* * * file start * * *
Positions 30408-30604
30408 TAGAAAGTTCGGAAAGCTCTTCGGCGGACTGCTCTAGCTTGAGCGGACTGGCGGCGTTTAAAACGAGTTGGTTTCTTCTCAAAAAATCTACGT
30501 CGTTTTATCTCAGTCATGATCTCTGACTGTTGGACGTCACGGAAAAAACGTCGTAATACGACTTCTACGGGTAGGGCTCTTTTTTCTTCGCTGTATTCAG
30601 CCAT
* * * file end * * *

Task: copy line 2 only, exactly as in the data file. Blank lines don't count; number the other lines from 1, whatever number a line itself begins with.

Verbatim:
30408 TAGAAAGTTCGGAAAGCTCTTCGGCGGACTGCTCTAGCTTGAGCGGACTGGCGGCGTTTAAAACGAGTTGGTTTCTTCTCAAAAAATCTACGT